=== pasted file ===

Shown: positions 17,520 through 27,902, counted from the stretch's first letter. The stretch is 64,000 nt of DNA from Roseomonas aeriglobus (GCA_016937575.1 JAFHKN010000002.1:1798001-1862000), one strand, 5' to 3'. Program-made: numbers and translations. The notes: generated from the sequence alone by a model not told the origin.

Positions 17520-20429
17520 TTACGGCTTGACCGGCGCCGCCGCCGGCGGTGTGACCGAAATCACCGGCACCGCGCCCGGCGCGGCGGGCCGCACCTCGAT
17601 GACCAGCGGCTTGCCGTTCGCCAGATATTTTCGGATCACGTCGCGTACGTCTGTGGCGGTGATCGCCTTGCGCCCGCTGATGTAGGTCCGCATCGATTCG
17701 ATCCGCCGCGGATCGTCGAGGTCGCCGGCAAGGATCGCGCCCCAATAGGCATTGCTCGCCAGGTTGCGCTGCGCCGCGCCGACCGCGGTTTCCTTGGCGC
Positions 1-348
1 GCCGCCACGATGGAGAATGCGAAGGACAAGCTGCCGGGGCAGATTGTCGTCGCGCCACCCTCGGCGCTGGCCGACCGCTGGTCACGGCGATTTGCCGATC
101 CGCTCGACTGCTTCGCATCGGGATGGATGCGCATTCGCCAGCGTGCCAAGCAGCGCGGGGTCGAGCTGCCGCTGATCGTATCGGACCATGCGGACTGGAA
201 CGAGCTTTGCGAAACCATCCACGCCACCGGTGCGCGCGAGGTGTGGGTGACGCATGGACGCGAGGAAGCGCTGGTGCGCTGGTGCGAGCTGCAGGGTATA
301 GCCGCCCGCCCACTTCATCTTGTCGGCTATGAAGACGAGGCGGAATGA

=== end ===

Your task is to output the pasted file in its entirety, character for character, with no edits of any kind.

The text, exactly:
Shown: positions 17,520 through 27,902, counted from the stretch's first letter. The stretch is 64,000 nt of DNA from Roseomonas aeriglobus (GCA_016937575.1 JAFHKN010000002.1:1798001-1862000), one strand, 5' to 3'. Program-made: numbers and translations. The notes: generated from the sequence alone by a model not told the origin.

Positions 17520-20429
17520 TTACGGCTTGACCGGCGCCGCCGCCGGCGGTGTGACCGAAATCACCGGCACCGCGCCCGGCGCGGCGGGCCGCACCTCGAT
17601 GACCAGCGGCTTGCCGTTCGCCAGATATTTTCGGATCACGTCGCGTACGTCTGTGGCGGTGATCGCCTTGCGCCCGCTGATGTAGGTCCGCATCGATTCG
17701 ATCCGCCGCGGATCGTCGAGGTCGCCGGCAAGGATCGCGCCCCAATAGGCATTGCTCGCCAGGTTGCGCTGCGCCGCGCCGACCGCGGTTTCCTTGGCGC
Positions 1-348
1 GCCGCCACGATGGAGAATGCGAAGGACAAGCTGCCGGGGCAGATTGTCGTCGCGCCACCCTCGGCGCTGGCCGACCGCTGGTCACGGCGATTTGCCGATC
101 CGCTCGACTGCTTCGCATCGGGATGGATGCGCATTCGCCAGCGTGCCAAGCAGCGCGGGGTCGAGCTGCCGCTGATCGTATCGGACCATGCGGACTGGAA
201 CGAGCTTTGCGAAACCATCCACGCCACCGGTGCGCGCGAGGTGTGGGTGACGCATGGACGCGAGGAAGCGCTGGTGCGCTGGTGCGAGCTGCAGGGTATA
301 GCCGCCCGCCCACTTCATCTTGTCGGCTATGAAGACGAGGCGGAATGA